On Aug 10, 2004, at 6:25 PM, Greg 'groggy' Lehey wrote:
Here's a good reason to top-post: I'm referring to the message as a whole, rather than to the content.
What reference to a whole? Whole what?
This message came in while I was writing my previous message in this thread. It shows *exactly* the points I was referring to.
What are you referring to?
Yes, the reply is posted at the bottom, but the quoted text is mutilated beyond what anybody could have believed 20 years ago. Your reply appears to refer to the last paragraph only (I suppose; I can't read the message), but you've (mis)quoted it in its entirety.
Whereas I have no idea what you're referring to now.
A question to you: do you like the appearance of this message?
It's a very pretty message. But it is all blah blah blah blah if I haven't a frame of reference for the content in question.
Whereas this way of replying reads like conversation; moreover, Mail.app will highlight lines with indent marking and color so I can easily process what was already written visually and if I want to skip it, I can; if I'm reading a conversation, I can easily tell what was written and at what point.
Or do you do it because it's too difficult to write a tidy reply?
Top posting? Or inline posting? I inline because it's more like a conversation style. It's PRECISE. I know exactly what point is being referred to, and I would think that ambiguity is something in the technology field that should be AVOIDED.
You should get a new one then.
New what? What is being referred to if the "message as a whole" is more than three paragraphs? And am I right with my assumption of what it's referring to?
>My car is a piece of crap. $^@@# thing broke down for the third time today.
You should get a new one then.
AH! Simple. Referring to the car. Not the dog that chewed the shoes, or the DVD player that has buffer problems, or anything else in the contrived example...
I suspect the latter, and that's the point I'm trying to make. I do occasionally have to use "Outlook", and I find it incredibly painful to use.
No, I think the latter makes it sound more like the replier has schizophrenia and is talking to himself. My personal theory was that more literate people tend to inline post while the less literate tended to top-post, but I'm not in a field where I could study that theory conclusively. Longer top posters seem to ramble on and on, unless the reader scrolls down to figure out what in hell they're referring to. The only time I "top post" is when I'm truly sending something as content that shouldn't be forwarded again (a notice or memo, a story that should NOT be edited to understand it...and people that keep forwarding jokes ad infinitum, PLEASE trim the damned quoted HEADERS!!) as well as propagate a growing list of crud that ISN'T referred to. It's not a matter of pretty replies, it's laziness. Pure laziness. When I want to reply to a point or question, I quote the reply or question portion and don't include the sigs or the random crap already inserted.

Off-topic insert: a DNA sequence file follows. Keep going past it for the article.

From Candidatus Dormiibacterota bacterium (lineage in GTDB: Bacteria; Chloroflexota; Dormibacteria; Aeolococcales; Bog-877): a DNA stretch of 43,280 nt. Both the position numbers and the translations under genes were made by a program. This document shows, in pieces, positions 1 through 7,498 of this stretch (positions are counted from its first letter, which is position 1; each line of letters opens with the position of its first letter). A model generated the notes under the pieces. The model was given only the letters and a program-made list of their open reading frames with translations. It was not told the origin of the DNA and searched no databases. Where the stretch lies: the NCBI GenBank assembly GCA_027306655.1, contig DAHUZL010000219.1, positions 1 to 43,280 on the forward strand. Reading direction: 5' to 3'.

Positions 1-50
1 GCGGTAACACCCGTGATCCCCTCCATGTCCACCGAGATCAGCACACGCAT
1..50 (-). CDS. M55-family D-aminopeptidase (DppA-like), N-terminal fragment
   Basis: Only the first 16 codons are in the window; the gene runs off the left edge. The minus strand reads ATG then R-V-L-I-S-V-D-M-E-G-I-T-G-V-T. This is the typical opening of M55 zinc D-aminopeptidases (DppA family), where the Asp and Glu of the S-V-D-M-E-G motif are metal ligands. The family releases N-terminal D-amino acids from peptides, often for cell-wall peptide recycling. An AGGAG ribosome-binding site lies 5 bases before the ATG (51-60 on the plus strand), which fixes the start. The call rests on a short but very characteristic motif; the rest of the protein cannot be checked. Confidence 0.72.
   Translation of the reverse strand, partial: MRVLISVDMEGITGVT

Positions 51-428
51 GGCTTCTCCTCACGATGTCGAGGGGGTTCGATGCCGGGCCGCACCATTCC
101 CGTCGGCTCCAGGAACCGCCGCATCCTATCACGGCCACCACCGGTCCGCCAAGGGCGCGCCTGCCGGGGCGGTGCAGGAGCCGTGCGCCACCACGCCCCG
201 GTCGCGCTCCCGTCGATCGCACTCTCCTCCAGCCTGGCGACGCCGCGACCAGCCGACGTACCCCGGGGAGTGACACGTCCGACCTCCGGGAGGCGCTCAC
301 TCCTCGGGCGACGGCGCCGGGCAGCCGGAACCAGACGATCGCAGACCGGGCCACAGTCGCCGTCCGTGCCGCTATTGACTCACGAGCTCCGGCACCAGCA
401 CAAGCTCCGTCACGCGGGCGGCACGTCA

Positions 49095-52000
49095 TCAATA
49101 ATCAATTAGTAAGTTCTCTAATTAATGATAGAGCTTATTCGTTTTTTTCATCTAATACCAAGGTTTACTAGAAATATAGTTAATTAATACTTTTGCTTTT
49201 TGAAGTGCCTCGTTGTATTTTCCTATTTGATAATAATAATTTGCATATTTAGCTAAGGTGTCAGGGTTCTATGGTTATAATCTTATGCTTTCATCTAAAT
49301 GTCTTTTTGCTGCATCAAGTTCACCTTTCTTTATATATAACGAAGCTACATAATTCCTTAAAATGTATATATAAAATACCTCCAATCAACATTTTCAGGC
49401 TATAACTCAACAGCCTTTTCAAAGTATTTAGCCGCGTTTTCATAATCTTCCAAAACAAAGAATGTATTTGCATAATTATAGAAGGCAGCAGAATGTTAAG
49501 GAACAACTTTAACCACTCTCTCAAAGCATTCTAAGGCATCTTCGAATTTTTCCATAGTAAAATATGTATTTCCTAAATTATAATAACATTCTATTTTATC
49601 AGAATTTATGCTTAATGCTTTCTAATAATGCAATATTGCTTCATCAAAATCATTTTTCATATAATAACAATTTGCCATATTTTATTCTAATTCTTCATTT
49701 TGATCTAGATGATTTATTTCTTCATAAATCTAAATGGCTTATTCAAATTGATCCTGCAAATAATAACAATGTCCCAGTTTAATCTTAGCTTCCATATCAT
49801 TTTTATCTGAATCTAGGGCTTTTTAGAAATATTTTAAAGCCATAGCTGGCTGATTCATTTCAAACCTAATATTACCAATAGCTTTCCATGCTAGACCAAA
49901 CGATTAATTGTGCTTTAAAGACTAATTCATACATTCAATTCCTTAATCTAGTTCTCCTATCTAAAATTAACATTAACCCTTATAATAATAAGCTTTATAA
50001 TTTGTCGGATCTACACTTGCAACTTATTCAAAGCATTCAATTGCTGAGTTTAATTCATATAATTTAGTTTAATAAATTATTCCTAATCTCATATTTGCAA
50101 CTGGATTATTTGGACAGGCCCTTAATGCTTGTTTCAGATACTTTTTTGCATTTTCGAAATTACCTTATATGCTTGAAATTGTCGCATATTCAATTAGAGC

Let's stop trying to justify top posting for every single email out there and just admit it; people are lazy. People who top post for *everything* are just lazy with trimming crap out. they want to spill out their response and that's it. There are some things we're lazy about that can be taken care of with features or protocol; for instance, word wrapping. Someone is going to justify my asbestos underwear as I send this because I didn't word wrap at 72 characters. Why?! Because I didn't keep hitting enter at "reasonable" spots. Most mail readers will do it automatically. My reader doesn't. I'm using Mail.app; it uses a different method for dynamically wrapping text...forgot what it was called already...but basically no matter what the display is, it'll word wrap my mail so that it appears legible (within reason) and if I manually insert returns, it'll look like CRAP as it interprets the linefeeds. That can be taken care of by using a reader with this feature (it's an open standard...) and inserting the manual feeds reminds me of the idiots that typed up their five page reports in word processors by hitting enter at the end of each line and then inserting a word so there were stair-stepping throughout the entire friggin' document. Deal with it. That's something that can be taken care of by updating readers so that when the right character is hit, it inserts on your display a linefeed and quote character. This means that in the age approaching, you may be able to actually read your email from your system at home with the huge display, your PDA, and your laptop, each with different resolutions and screen sizes but at the same time be able to read your email without scrolling all over timbuktu (that's actually why Apple used this format...the company that started it, Qualcomm?...was coming up with a simple way for messages to be read on anything from regular clients to cellphone screens easily, as I recall from the FAQ on the subject).
But I'm afraid that where you choose to quote, inline, top, bottom, CANNOT be interpreted by your mail reader or any protocol. Unfortunately, that still takes intervention by the user, the person actually composing a reply. It can *encourage* it by either starting your insertion point at the top or bottom and by putting in the prefacing "On YY date so and so thus spake:" before each reply, but that's it.
Outlook has this wonderful ability to mangle headers and encourage crappy habits to being with, and should be avoided like the plague (as if the virus propagation features and bloated features included in it that most people don't use aren't enough reason).
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